Pull Ups are among the most difficult and impressive exercises you can perform in the gym. Whilst nearly everyone can bench press/squat/deadlift after a few weeks training, it can take people months or even years to master even the basic pull up (none of that ‘kipping’ rubbish, and yes, sorry Crossfitters, they are rubbish as we explained here the other week).
But once you’ve managed to perform a regular pull up, what can you do next? This article will look at how to perform the basic pull up, how to step up the difficulty if required and how to make them slightly easier if you cannot manage a full pull up just yet. Ready to learn a thing from the Pull Up Professors? Good! Now sit down and take notes!
Exercise #1. The Pull Up
An exercise that works the lats and the Trapezius muscles, the pull up also works the biceps and brachialis. Grab a bar with an overhand grip (palms facing away from you) with hands slightly wider than shoulder-width apart.
Keeping your elbows flared out throughout gradually pull yourself up until your clavicle (collar bone) is in line with the bar. Pause and then lower yourself back down again in a slow and controlled manner. For best results try pushing your chest out slightly so that there is a slight arch in your back, this will lead to greater lat activation.
Exercise #2. The Chin Up
If you are struggling to perform a full pull up then the chin up is a decent substitute as it is slightly easier to complete. It also works the biceps more directly so you could also use the chin up as an awesome addition to an arm workout.
Grab the bar with two hands in an underhand grip, make sure that your hands are relatively close to each other. Pull yourself up to the bar as you would with a regular pull up, pause, and then slowly lower yourself back down again.
Exercise #3. Eccentric Pull Up
Another regression from the standard pull up that is also an excellent exercise in its own right (aren’t pull up the gift that just keeps on giving?). The eccentric pull up involves only the lowering portion of the pull up.
So for starters you are going to need a box or step or something so that you can start at the top of the movement with your collar bone in line with the bar. The idea with an eccentric lift is to fight gravity as much as possible, so don’t drop down. Instead lower yourself as slowly as possible fighting to stay up as much as you can. Once you finally reach the bottom you can let go of the bar and climb back up to the top. Eccentric training has many benefits such as improved hypertrophic response (bigger muscles for all you bros out there!) .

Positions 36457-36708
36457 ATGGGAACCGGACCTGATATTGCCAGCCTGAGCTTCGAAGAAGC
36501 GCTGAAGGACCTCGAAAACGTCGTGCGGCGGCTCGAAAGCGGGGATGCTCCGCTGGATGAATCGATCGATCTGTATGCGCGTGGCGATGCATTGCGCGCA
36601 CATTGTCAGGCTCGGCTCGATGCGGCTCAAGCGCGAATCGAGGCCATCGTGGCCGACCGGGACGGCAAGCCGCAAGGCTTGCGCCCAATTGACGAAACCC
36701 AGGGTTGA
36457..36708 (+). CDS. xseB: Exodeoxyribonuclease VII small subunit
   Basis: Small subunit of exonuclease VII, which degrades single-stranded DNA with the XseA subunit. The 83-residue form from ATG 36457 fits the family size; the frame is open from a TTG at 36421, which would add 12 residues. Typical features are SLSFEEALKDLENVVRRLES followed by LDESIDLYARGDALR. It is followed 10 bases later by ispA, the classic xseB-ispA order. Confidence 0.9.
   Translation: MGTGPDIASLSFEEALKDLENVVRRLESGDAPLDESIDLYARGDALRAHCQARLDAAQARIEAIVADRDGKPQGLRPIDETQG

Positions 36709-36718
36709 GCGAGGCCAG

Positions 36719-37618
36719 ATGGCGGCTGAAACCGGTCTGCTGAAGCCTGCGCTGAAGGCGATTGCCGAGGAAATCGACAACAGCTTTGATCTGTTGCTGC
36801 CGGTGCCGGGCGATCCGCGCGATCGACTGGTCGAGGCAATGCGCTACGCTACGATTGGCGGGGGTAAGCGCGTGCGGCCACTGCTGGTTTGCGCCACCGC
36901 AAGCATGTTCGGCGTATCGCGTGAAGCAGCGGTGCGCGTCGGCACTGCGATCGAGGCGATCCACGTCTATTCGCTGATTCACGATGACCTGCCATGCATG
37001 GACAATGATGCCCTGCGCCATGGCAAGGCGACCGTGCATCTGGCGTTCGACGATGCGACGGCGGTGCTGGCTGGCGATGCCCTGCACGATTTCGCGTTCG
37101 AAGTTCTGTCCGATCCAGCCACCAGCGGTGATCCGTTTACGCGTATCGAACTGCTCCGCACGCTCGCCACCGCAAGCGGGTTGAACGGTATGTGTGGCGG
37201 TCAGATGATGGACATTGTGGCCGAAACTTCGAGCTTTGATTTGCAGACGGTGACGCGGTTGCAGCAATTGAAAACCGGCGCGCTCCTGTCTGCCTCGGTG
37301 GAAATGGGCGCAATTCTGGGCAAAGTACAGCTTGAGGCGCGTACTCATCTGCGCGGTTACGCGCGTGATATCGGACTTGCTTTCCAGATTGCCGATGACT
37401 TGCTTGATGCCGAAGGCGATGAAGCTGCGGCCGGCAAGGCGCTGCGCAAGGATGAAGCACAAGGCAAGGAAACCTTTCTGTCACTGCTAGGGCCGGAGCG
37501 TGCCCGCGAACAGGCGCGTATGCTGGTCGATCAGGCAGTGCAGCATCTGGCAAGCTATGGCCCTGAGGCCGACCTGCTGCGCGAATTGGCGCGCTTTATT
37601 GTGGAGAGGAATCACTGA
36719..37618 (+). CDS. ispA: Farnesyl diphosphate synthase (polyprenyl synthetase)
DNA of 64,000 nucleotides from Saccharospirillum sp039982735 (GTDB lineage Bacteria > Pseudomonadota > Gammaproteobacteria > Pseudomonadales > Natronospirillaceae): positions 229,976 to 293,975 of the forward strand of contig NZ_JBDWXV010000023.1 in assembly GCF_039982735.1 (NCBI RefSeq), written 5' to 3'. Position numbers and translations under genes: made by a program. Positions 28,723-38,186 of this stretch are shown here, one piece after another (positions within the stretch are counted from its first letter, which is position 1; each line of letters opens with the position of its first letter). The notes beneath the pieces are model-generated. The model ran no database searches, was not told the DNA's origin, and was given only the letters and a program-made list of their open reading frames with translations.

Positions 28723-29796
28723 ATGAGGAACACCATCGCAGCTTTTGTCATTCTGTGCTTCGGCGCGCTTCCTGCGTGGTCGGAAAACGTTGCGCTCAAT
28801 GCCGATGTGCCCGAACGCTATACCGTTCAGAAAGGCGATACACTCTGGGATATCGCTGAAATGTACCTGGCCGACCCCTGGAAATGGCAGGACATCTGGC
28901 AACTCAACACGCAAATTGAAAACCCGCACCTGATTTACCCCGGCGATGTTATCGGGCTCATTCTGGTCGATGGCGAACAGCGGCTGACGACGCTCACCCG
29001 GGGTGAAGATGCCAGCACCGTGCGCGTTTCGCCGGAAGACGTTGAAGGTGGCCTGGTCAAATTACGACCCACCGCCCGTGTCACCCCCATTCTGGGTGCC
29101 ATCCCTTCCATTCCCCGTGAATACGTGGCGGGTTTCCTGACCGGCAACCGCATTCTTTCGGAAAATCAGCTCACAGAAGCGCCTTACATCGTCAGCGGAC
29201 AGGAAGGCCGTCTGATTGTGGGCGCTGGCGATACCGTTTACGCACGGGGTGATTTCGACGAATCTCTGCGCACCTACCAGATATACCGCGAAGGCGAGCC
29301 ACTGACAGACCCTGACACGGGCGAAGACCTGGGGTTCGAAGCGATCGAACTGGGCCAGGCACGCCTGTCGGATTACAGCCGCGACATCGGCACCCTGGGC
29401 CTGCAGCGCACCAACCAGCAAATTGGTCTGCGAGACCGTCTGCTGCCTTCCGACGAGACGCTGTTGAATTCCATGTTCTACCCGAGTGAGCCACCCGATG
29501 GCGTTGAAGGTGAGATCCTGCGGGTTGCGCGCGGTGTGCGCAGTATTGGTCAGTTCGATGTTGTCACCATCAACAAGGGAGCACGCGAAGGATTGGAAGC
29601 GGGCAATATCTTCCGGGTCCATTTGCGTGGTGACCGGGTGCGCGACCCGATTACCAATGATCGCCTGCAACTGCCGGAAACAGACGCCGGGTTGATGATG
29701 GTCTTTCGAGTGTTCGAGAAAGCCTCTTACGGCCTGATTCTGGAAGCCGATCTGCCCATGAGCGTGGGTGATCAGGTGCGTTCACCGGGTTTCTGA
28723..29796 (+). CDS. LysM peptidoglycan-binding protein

Exercise #4. The Inverted Row
If even the eccentric pull up is a bit challenging (or if you’re looking to knock out a high-rep set) then the inverted row is the exercise for you. A smith machine is perfect for this, but any bar that is set at waist height is perfect.
Lie under the bar with your hands holding on to it in an overhand grip and shoulder-width apart. Keeping your heels touching the floor and leg straight raise your body off the ground. Then you can initiate the exercise by pulling yourself up until the bar touches your chest, pause, and then lower yourself back down until your arms are straight.
Exercise #5. Wide Grip Pull Up
This exercise is performed exactly the same as the regular pull up but with your hands much further apart. This makes the exercise much more difficult to perform but the benefit is that it will work your Latissimus Dorsi muscles much more than the regular pull up.
Exercise #6. The Typewriter Pull Up
Start in the usual pull up position and raise yourself up until your collar bone is level with the bar. Then you are going to slide your body to the left (keeping your hands in the same place) so that your right shoulder is now on the inside of your right hand and your left shoulder is on the outside of your left hand.
Pause and then slide along until your right shoulder is on the outside of your right hand. Move back into the central starting position and lower yourself down. That’s one rep. The movement is similar to how a typewriter moves as you write, hence the name.
Bonus #7. The Marine Pull Up Routine
Ok, so this is more of a series of pull ups and it does require you have some sort of jungle gym near your house, but the combinations are so awesome we thought we’d include it anyways. This Marine is absolutely jacked and you can bet your ass he got that way largely from high volume workouts featuring body weight exercises like the ones mentioned above.
Check him out for a little playground inspiration!
References Pope, Z., Willardson, J., Schoenfeld, B., Emmett, J., Owen, J. 2015. Hypertrophic and Strength Response to Eccentric Resistance Training with Blood Flow Restriction: A Pilot Study. International Journal of Sports Science & Coaching 10(5): 919-931  Armstrong, R., Warren, G., Warren, J. 1991. Mechanisms of exercise-induced muscle fibre injury. Sports Medicine 12(3):184-207